The August WASDE report brought more tightening to the U.S. cotton supply and demand picture, but in a surprising manner. Most analysts were expecting an increase in U.S. cotton production, offset by an increase in U.S. exports. We got the opposite.
First, the old crop carry-in was cut 50,000 bales month over month because of lowered old crop exports. Some questions remain about squaring the 20/21 export shipments with the total forecast, but that will soon be resolved.
The big surprise was in USDA’s adjustment to their monthly forecast of U.S. cotton production. Going into the report, the consensus of expectations was for a month-over-month increase in size of the U.S. crop. This is mainly because the weekly condition ratings for both the U.S. crop and the Texas crop are higher than in recent years.
However, USDA lowered their cotton production forecast by 340,000 bales as a result of slightly increasing abandonment (from 10% to 11.6%) and lowering yield fourteen pounds per acre. The yield adjustment was driven by a lowering of forecasted Texas yield, which is a puzzle. How can Texas yield be that low when the Texas crop condition ratings are so good? The only answer I have is that the relatively low abandonment means that a lot of low yielding dryland cotton will get harvested and pull down the overall Texas and U.S. average yield.
But a lot of that is still uncertain. The Texas crop is late everywhere. Average to good looking cotton fields all need good conditions to finish. Will they get those conditions? Will the South Texas crop dodge hurricanes? Will the North and West Texas crops get the needed mixture of heat units and timely rains, as well as sunny/warm fall season and a late freeze? Nobody knows.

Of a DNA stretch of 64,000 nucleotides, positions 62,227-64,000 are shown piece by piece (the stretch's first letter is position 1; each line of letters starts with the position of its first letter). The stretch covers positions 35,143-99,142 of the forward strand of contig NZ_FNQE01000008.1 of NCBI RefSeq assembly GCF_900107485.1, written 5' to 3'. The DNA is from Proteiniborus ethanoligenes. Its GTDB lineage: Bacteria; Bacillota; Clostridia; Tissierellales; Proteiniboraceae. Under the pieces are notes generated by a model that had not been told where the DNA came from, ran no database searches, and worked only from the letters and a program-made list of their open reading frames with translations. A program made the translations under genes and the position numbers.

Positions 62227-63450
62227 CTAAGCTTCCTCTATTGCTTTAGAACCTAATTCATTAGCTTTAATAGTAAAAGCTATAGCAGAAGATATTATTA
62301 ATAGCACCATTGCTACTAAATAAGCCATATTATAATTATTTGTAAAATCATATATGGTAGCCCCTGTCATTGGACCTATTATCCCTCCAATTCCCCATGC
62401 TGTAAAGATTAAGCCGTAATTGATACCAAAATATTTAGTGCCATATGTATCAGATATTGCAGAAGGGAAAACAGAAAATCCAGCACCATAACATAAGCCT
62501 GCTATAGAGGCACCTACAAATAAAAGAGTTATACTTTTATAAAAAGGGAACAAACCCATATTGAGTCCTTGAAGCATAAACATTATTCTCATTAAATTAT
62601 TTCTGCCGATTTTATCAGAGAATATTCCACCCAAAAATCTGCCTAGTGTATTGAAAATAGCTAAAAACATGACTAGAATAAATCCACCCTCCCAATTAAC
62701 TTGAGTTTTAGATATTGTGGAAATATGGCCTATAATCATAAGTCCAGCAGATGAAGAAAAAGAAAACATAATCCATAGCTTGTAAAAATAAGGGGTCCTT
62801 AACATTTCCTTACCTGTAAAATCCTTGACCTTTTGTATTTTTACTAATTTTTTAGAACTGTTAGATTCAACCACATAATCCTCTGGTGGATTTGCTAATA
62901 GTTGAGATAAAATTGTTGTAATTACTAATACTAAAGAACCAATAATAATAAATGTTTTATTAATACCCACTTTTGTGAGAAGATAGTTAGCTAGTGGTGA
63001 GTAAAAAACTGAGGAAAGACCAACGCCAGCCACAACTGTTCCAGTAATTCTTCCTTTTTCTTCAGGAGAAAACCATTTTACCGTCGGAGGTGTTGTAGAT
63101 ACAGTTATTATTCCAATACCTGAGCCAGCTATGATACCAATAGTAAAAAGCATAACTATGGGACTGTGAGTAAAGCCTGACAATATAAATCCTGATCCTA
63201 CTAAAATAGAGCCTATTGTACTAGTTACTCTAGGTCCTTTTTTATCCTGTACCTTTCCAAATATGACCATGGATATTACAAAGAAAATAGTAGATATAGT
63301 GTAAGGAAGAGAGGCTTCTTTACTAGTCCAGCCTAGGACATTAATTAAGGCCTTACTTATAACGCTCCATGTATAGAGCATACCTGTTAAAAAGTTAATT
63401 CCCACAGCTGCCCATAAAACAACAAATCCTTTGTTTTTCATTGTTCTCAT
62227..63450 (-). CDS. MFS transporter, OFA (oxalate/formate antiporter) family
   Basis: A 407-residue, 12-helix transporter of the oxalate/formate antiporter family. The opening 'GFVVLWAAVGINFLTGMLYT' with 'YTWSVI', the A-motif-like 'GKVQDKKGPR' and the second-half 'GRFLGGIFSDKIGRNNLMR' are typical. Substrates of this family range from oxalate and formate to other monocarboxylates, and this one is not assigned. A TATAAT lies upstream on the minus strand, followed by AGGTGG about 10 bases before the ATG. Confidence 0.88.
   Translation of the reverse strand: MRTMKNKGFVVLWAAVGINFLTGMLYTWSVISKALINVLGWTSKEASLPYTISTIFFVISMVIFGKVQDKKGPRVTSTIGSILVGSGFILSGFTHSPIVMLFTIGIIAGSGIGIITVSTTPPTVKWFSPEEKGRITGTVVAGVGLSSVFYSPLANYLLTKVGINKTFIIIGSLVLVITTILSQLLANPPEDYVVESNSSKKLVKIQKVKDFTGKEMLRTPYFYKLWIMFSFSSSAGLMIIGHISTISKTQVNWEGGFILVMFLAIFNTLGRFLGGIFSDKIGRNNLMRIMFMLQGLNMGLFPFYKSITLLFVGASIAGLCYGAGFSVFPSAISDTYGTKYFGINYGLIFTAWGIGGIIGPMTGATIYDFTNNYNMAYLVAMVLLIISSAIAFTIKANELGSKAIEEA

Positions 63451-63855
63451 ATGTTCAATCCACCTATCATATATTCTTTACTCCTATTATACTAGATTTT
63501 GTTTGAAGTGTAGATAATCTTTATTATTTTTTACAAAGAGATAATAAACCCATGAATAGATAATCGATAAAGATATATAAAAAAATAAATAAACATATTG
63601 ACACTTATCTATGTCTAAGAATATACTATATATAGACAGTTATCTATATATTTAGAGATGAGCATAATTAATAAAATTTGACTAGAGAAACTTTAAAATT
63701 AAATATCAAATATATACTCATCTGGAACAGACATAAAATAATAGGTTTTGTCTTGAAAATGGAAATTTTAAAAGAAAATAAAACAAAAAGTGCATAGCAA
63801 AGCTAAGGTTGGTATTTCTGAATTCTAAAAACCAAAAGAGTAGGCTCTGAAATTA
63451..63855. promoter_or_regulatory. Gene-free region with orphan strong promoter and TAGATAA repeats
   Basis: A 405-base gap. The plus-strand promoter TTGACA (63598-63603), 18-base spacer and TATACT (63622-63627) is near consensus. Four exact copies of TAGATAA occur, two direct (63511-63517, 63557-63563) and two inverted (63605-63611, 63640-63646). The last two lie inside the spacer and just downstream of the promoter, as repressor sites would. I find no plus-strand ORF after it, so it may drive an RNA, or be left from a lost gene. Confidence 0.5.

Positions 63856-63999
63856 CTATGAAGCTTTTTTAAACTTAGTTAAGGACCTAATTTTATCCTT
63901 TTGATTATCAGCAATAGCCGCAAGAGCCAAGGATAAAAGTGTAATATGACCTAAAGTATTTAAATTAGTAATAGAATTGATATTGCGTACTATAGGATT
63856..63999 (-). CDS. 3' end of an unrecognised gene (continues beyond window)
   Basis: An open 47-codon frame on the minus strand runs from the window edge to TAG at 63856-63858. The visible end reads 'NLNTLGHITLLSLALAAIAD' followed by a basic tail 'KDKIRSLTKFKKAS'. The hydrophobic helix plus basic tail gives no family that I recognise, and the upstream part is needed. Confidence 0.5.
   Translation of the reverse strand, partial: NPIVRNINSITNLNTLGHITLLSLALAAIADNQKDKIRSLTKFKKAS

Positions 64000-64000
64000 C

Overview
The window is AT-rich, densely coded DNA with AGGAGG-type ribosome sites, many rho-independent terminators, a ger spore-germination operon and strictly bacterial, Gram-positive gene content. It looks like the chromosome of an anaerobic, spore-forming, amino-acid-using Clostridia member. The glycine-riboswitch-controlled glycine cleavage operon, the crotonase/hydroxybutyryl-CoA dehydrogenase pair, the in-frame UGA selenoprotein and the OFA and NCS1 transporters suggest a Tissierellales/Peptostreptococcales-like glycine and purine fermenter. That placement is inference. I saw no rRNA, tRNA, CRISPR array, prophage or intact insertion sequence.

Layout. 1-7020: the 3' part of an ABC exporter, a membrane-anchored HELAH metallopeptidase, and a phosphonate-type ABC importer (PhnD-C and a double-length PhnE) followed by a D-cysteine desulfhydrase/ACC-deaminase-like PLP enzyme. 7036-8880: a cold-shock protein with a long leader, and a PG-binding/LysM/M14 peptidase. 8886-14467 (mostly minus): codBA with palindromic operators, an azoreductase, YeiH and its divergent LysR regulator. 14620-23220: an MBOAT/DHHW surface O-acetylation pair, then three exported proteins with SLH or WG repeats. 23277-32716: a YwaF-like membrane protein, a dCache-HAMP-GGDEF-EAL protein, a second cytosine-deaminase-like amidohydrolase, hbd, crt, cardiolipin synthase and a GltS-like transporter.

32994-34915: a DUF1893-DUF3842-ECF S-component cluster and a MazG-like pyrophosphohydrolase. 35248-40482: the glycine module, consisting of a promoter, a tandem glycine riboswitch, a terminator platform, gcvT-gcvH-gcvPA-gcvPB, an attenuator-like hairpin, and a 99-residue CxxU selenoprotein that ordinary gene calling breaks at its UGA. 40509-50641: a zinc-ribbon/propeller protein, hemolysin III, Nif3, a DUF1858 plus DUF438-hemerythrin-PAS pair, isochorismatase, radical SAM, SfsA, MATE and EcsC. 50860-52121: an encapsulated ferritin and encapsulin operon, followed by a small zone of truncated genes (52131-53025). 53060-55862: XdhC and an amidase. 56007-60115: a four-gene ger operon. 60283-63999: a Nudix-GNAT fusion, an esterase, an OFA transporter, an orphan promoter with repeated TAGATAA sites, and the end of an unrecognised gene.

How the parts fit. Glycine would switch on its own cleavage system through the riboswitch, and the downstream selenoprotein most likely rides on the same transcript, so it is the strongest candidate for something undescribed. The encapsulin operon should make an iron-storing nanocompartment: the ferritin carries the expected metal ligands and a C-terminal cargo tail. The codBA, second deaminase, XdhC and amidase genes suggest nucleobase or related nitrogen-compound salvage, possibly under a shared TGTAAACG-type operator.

There is therefore a lot of room for price volatility in both directions as the current balance sheet gets updated. The currently projected three million bale ending stocks outcome is tight enough to support futures in the current low-to-mid 90 cent range (as of this writing). Going forward, any surprises in the form of lower production from inadequate heat units, flooding, tropical storm damage, inadequate maturation, sloppy wet fall weather, or an early freeze could push prices towards a dollar. On the other hand, a few million extra bales from a good growth, maturation, and harvest conditions could pressure prices back into the 80s in the fall.
It’s nice to be talking about prices in the 80s and 90s. I would strongly suggest that growers sell or hedge some portion of expected production at these historically high and profitable prices that the market is currently offering.
For additional thoughts on these and other cotton marketing topics, visit my weekly on-line newsletter at http://agrilife.org/cottonmarketing/.